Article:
U.S. researchers in a report in the journal Science have said that many genetic mutations, each one rare, may contribute to schizophrenia.
Schizophrenia has a strong heritable component. Researchers have long struggled to find the genetic culprits. The working hypothesis has been that the disease is caused by combinations of common gene variants, each contributing a modest effect.
However, the U.S. research team now provides evidence supporting an alternative model, in which some mutations that lead to schizophrenia are rare (even specific to one patient or family) but individually powerful.
They compared genomic DNA from 150 individuals with schizophrenia and 268 healthy individuals. They found that multiple, individually rare mutations occurred more than three times more frequently among persons with schizophrenia than among controls, and more than four times more frequently among persons with schizophrenia by age 18.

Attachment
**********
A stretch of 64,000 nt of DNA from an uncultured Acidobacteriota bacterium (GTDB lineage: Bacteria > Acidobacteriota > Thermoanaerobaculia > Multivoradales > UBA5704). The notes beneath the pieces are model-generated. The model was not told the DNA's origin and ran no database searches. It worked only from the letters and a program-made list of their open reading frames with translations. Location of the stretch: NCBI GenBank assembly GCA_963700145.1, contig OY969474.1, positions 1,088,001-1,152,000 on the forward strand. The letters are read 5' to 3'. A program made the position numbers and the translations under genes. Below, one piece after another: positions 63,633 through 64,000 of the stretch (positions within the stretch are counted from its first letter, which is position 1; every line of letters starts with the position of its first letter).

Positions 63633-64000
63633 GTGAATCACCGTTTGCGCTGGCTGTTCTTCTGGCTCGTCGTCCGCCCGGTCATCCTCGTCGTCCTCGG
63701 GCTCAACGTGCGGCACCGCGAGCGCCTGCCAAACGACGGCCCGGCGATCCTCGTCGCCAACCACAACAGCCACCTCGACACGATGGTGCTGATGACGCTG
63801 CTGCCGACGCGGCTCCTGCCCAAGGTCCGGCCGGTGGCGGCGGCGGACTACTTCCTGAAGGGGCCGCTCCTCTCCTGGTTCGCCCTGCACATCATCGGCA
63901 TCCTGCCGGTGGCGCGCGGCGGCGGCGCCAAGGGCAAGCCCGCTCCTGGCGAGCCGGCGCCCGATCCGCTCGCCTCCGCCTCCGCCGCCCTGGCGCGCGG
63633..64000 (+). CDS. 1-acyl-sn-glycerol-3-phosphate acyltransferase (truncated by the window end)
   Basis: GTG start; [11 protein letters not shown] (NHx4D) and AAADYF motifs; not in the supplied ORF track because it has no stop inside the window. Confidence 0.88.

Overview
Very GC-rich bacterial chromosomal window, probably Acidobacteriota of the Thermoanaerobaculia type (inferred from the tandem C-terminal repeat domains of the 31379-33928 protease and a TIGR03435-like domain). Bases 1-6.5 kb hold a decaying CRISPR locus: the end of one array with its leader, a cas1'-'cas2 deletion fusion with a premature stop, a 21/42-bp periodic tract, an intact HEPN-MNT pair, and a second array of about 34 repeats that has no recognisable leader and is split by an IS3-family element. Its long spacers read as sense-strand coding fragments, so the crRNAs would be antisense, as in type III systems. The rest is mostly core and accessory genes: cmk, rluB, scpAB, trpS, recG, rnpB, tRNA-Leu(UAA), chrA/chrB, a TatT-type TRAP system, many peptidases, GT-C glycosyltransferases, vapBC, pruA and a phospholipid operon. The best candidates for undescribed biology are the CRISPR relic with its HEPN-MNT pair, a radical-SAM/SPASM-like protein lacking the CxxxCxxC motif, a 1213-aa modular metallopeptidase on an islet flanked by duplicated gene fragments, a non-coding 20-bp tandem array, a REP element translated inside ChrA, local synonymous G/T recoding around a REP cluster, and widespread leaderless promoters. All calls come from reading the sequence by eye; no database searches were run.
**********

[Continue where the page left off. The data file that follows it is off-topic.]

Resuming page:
These rare variants were “not random.” They tend to cluster around genes important for brain development, such as those that control neuronal growth and migration.
The findings support the idea that there are any number of types of schizophrenia. Future treatments might therefore be targeted to specific pathways depending on the patient’s genetics.